January 31, 2009

No, not quite

The lede in a Washington Post story:

In soup kitchens, food pantries and universities across the country, activists are planting the seeds for an overhaul of the way America feeds its more than 35 million hungry people, the first major challenge to a system largely developed in the 1960s.

If we’re feeding these 35 million people then they’re not hungry are they? This should in fact read “feeds the more than 35 million people who would be hungry if we weren’t feeding them”. The actual article makes some reasonable points as well as the ritual “we need more money” claim. But while my original complaint might seem trivial there is a larger point to be made.

Uniquely amongst the industrial nations the US measures poverty by market incomes, everyone else measures it after transfers, benefits and taxes. Those numbers you see, of 12% of Americans living in poverty and so on, they are victims of the same linguistic construction as those hungry above. For the US poverty level is calculated before we take account of all the things that we do to alleviate poverty. We don’t include the EITC, Medicaid, housing vouchers, food stamps, none of the effects of these hundreds of billions of dollars that are spent are taken account of when we calculate the number in poverty.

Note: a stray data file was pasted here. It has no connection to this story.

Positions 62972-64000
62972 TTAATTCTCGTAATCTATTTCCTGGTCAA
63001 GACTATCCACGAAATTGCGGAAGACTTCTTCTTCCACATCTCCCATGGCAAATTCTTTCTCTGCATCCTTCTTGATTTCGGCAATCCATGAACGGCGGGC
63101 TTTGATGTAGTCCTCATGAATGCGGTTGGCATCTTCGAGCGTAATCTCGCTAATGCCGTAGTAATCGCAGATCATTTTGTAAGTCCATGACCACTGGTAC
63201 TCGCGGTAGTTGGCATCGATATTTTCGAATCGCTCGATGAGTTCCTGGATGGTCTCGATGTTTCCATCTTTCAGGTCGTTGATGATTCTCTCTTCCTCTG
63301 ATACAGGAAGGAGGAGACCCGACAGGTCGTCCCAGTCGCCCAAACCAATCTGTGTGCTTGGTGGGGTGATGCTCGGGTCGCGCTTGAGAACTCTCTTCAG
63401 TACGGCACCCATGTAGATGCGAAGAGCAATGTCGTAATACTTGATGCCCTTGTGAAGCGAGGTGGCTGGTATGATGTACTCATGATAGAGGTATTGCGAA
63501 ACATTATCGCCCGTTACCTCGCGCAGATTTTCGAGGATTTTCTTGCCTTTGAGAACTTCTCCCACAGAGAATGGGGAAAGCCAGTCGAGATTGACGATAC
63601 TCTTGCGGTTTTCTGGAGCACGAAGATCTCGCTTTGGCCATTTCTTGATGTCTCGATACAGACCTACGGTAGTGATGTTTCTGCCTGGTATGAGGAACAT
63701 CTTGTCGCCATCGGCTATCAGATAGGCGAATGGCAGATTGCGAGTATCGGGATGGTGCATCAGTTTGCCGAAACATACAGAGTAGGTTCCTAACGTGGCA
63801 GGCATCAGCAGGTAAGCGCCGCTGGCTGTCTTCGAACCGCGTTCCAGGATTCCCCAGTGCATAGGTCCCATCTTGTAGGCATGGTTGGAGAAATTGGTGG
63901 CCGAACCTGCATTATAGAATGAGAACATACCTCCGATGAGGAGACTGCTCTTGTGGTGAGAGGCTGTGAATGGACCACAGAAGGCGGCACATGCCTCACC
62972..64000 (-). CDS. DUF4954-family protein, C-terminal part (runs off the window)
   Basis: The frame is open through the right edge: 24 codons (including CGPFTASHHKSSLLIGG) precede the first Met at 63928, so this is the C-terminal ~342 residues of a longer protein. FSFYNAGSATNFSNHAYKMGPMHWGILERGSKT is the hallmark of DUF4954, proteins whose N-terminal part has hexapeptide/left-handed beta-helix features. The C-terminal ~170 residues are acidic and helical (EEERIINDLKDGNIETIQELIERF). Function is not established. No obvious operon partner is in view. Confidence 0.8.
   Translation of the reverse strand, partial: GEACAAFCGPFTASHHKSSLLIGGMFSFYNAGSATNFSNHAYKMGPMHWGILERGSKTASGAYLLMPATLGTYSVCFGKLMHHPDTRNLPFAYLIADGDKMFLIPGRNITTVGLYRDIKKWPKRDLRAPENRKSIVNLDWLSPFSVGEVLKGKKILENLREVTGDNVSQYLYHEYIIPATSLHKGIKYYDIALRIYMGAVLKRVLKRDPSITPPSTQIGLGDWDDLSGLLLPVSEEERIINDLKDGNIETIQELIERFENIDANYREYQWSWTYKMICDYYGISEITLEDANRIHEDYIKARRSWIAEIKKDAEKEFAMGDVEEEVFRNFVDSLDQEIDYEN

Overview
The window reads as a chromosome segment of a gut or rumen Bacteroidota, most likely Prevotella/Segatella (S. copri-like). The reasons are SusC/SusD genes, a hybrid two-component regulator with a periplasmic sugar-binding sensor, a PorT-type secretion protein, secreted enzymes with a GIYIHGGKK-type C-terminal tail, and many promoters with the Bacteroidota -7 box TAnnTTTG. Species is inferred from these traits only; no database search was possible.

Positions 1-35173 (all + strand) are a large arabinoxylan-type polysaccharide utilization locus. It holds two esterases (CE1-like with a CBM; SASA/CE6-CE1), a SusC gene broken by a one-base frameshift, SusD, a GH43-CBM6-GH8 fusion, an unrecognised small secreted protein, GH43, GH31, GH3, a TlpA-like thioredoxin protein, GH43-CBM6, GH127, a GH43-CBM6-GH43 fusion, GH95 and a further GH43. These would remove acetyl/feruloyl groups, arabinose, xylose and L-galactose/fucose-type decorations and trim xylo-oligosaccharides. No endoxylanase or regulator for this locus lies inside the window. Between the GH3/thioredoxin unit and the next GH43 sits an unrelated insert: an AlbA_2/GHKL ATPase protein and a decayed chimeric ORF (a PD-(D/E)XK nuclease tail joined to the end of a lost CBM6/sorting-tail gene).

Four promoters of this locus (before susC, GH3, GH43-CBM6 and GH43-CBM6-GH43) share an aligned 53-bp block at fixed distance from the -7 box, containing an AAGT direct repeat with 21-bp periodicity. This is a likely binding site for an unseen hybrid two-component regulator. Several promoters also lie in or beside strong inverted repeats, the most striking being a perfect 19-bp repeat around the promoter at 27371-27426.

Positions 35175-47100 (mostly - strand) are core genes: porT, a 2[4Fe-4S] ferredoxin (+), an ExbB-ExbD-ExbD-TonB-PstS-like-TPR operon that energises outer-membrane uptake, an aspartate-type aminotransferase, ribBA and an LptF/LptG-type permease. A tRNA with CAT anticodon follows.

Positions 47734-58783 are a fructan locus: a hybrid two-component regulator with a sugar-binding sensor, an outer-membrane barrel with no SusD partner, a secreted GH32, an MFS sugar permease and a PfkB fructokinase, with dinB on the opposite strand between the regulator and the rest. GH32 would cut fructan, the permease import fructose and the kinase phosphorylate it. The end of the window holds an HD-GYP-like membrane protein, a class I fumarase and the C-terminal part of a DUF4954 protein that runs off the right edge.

What the number in poverty is in the US is in fact the number who would be in poverty if we weren’t spending hundreds of billions to alleviate poverty. Just as with those being fed being no longer hungry, most defined as poor in the US already get enough help that they’re not poor any more.

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